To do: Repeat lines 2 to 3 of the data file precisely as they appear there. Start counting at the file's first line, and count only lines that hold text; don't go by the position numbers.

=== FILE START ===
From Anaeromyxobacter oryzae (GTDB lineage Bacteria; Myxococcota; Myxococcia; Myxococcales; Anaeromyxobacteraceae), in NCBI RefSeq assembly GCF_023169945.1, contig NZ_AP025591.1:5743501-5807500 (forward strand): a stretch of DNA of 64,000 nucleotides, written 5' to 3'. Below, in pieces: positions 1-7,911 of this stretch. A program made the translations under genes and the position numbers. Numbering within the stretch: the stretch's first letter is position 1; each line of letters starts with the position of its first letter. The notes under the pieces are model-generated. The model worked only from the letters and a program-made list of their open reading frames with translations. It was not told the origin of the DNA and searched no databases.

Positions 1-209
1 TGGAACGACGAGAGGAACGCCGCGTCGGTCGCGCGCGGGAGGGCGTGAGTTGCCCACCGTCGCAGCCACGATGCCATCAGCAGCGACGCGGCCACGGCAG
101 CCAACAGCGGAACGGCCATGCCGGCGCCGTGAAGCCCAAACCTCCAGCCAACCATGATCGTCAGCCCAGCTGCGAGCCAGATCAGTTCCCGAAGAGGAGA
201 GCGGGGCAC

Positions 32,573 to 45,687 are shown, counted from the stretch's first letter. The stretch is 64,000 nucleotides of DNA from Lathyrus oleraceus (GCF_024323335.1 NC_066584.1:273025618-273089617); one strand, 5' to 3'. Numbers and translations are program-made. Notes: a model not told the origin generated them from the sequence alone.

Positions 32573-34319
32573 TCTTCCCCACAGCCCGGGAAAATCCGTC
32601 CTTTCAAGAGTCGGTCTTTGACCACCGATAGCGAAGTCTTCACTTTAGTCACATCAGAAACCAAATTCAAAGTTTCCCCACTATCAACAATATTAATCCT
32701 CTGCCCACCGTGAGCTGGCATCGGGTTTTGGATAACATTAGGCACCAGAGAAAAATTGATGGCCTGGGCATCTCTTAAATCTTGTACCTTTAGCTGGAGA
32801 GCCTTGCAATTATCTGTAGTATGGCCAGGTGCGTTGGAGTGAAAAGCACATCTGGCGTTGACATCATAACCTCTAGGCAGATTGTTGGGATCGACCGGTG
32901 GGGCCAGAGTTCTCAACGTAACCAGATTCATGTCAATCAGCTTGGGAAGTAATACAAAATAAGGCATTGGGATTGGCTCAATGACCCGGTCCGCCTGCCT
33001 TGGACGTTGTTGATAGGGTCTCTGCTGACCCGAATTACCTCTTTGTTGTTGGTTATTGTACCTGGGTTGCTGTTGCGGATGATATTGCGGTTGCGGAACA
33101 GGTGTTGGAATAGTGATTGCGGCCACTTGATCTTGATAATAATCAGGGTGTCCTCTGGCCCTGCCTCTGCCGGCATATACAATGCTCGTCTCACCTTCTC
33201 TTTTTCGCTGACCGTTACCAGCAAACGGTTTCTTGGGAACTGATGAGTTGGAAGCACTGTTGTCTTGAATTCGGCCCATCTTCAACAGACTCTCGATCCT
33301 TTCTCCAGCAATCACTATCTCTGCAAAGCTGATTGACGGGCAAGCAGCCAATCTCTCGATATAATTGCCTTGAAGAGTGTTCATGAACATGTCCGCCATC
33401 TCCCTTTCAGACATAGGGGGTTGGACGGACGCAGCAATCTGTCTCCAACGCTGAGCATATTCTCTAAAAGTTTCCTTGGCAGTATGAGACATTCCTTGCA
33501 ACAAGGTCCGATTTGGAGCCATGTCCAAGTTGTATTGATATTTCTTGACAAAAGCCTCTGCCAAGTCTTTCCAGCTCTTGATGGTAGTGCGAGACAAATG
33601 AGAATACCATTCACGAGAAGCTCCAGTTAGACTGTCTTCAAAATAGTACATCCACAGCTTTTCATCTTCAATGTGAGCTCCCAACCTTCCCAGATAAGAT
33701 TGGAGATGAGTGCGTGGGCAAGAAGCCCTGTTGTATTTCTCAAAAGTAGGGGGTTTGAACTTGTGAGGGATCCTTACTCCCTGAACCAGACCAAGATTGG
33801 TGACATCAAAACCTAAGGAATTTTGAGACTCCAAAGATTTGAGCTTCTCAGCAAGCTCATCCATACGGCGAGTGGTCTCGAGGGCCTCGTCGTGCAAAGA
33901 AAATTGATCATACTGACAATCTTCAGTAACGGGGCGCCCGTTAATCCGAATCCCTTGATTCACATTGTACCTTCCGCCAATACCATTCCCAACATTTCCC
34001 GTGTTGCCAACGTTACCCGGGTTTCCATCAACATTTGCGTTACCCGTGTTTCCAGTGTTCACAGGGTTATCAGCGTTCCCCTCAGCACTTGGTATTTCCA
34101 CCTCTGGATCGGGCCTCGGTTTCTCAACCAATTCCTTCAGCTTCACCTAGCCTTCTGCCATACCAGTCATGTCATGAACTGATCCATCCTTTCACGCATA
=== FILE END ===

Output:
Positions 1-209
1 TGGAACGACGAGAGGAACGCCGCGTCGGTCGCGCGCGGGAGGGCGTGAGTTGCCCACCGTCGCAGCCACGATGCCATCAGCAGCGACGCGGCCACGGCAG